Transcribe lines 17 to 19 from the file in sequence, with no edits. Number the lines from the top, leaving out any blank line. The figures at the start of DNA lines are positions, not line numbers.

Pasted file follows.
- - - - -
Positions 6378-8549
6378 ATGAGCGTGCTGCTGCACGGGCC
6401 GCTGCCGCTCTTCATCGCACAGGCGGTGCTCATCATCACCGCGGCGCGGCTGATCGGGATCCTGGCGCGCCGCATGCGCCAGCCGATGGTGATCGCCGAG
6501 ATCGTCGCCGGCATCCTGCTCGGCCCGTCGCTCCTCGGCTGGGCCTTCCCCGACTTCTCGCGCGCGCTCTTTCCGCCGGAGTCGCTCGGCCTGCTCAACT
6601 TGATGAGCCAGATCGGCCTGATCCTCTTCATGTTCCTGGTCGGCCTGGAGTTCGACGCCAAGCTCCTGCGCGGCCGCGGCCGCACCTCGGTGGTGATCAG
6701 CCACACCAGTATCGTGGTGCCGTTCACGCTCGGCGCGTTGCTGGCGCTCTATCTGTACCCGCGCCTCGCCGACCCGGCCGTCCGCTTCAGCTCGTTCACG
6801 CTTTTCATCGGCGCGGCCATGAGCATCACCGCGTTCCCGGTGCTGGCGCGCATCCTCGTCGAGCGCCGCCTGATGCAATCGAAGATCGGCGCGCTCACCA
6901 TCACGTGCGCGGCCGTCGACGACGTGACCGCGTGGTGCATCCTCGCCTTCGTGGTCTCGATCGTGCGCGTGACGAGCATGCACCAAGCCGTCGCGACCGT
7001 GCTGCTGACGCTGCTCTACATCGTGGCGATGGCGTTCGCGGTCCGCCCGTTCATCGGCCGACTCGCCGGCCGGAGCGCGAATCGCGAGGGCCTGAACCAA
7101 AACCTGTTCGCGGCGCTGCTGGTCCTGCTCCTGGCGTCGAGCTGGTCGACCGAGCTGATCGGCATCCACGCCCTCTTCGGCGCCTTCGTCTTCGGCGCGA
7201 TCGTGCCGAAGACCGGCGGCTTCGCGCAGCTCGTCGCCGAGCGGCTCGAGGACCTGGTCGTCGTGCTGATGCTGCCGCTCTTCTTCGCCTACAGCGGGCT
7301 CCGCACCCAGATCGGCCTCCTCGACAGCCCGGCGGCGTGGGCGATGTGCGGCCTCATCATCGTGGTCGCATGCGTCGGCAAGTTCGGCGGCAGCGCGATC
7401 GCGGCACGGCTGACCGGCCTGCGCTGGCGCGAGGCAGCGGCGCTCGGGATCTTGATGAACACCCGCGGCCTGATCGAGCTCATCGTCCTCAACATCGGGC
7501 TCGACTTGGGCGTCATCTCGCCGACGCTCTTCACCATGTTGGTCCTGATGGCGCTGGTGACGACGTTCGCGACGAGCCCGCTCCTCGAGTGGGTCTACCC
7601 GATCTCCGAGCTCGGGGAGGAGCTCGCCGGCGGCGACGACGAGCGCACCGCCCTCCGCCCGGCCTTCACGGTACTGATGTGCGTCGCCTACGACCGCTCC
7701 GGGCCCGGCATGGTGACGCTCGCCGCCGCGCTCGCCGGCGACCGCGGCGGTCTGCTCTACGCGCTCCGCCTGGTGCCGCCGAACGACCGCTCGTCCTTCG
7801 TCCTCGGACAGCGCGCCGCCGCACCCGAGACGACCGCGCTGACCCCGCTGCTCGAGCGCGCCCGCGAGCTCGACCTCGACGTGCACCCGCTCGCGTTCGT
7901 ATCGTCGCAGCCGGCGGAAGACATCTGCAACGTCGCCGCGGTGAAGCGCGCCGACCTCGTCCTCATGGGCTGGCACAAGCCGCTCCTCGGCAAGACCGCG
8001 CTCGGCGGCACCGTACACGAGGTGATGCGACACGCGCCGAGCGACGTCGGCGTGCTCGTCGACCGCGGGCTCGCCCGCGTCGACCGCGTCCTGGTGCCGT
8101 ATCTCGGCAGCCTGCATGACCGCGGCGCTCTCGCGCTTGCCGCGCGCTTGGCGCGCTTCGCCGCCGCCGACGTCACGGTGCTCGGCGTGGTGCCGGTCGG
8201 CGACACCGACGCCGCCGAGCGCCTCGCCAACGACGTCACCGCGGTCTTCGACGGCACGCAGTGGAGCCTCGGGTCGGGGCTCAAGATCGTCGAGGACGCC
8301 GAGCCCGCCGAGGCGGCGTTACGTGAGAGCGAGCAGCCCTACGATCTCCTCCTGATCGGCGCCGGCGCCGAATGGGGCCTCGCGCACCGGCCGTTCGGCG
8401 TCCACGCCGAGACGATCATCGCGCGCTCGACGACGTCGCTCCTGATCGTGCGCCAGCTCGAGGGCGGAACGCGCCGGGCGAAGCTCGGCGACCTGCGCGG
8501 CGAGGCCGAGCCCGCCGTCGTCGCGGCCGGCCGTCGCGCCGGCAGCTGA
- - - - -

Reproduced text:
7801 TCCTCGGACAGCGCGCCGCCGCACCCGAGACGACCGCGCTGACCCCGCTGCTCGAGCGCGCCCGCGAGCTCGACCTCGACGTGCACCCGCTCGCGTTCGT
7901 ATCGTCGCAGCCGGCGGAAGACATCTGCAACGTCGCCGCGGTGAAGCGCGCCGACCTCGTCCTCATGGGCTGGCACAAGCCGCTCCTCGGCAAGACCGCG
8001 CTCGGCGGCACCGTACACGAGGTGATGCGACACGCGCCGAGCGACGTCGGCGTGCTCGTCGACCGCGGGCTCGCCCGCGTCGACCGCGTCCTGGTGCCGT